So blogging on my own site is a return home for me.

I am going to continue writing primarily about interpersonal conflict resolution since that is where my ombuds and mediation work focuses me. I will have fewer UNLV-centric posts, though my work there will continue to suggest topics and themes. I’ve learned that I have more readers off-campus than on, so I will endeavor to speak more about generalities than the specifics of my institution. And if you are at UNLV, and you would like to know how those generalities impact us, feel free to make an appointment to see me—that is exactly what I am there for.

In addition to introducing folks to informed informality at the time of writing (March 2024), I’m planning to link to this post as a general explainer for new readers or the idly curious. To that end, I think it would be helpful to explain just what I’m trying to do here.

About 700 words ago, I offered a sketch of what to expect: writing about interpersonal conflict resolution, with artifacts of my other interests mixed in. I hope to make this a regular biweekly effort. A good example is my last From the Ombuds post, “You’re Not Happy; When Do You Do Something?”  So I’ll be writing more about unmet expectations, communication lapses, and other things that frustrate organizational harmony. Since I’m writing on my own dime, I’ll take a few more chances and take detours into areas like conspiracy theories or jazz, both of which I can connect to interpersonal conflict (to see how I can, you’ll have to wait for me to write about it, though).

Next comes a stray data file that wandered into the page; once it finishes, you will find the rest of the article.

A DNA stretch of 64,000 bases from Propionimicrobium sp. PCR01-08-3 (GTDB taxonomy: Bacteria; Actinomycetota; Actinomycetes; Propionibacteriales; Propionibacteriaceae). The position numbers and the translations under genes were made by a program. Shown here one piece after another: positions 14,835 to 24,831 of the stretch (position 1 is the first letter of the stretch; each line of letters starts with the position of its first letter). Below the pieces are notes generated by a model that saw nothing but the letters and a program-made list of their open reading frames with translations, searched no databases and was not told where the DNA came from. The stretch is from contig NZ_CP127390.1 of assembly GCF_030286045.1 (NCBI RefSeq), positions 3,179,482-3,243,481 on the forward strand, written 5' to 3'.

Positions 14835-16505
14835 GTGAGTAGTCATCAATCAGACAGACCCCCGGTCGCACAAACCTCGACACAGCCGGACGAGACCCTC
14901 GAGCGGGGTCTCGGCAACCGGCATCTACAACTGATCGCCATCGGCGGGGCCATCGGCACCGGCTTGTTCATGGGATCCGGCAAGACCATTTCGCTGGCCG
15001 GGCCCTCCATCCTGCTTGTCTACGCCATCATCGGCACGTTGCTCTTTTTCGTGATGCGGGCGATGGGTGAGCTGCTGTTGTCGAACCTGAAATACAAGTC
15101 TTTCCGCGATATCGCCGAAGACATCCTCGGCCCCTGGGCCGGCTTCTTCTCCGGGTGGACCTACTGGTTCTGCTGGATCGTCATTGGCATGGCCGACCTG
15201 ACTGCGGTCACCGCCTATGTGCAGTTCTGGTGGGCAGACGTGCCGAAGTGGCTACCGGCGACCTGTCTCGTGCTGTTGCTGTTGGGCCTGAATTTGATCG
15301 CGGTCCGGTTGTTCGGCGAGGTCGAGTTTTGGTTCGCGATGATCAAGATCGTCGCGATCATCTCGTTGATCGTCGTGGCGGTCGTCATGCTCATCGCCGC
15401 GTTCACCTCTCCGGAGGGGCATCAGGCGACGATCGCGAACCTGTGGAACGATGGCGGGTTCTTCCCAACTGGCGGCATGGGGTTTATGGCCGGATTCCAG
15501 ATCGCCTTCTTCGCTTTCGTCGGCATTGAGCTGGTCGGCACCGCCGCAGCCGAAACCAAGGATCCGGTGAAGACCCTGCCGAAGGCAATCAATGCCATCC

Finally, I want to explain the title. I wanted something that was a bit less pedestrian than From the Ombuds, something that captured a shade of the personality behind the words. I considered many, many things before being drawn back to the ombuds work that I have found so much meaning in. Why not, I thought, find a title in something ombuds-related?

My initial sortie was to riff on “confidential.” Something like “Conflict Confidential,” which sounds catchy but maybe a bit too catchy, like a gossip column. Confidential wasn’t speaking to me anyone, so I moved to informality, another of the four ombuds standards. And then I happened on “informed informality,” which I think connotes exactly what my writing here is about: speaking not as an authority or  to proffer formal wisdom, but as someone merely helping the reader explore their options and consider what they want to do next. As for “informed,” I hope that my writing is informed by serious consideration and genuine thoughtfulness.

So this is a blog that is about informal interpersonal conflict resolution, informed by my professional and creative explorations.

One last note. If you are a fan of From the Ombuds, don’t despair. I have archived it on this site, so even if it goes away at UNLV, you’ll be able to read three years of posts right here.

Thanks for reading, and I look forward to going on this journey with you.


Informed Informality: People, Organizations, Conflict, and Culture

Spread the love